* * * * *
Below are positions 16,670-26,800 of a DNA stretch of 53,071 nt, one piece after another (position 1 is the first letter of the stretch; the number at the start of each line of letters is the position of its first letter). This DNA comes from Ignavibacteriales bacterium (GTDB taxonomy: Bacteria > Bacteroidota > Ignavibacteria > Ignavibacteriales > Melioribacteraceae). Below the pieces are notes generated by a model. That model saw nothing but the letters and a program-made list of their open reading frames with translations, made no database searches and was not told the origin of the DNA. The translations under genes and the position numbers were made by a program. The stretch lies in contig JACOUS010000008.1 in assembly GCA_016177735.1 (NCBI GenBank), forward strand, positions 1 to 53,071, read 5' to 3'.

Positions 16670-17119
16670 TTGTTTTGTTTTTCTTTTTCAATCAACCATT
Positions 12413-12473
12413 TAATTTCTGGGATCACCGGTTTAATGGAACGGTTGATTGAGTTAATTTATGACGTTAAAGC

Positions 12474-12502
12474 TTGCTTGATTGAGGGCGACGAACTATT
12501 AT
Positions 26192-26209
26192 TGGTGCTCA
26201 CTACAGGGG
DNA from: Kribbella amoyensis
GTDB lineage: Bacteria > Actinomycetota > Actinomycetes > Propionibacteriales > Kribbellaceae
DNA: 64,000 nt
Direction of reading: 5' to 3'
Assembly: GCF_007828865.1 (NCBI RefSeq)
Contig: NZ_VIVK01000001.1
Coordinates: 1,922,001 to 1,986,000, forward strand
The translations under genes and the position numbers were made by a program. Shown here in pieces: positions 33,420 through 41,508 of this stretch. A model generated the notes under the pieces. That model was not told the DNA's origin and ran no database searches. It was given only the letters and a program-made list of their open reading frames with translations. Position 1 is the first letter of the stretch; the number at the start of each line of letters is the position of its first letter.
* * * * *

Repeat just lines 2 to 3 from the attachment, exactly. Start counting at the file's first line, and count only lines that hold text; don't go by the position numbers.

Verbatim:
Positions 16670-17119
16670 TTGTTTTGTTTTTCTTTTTCAATCAACCATT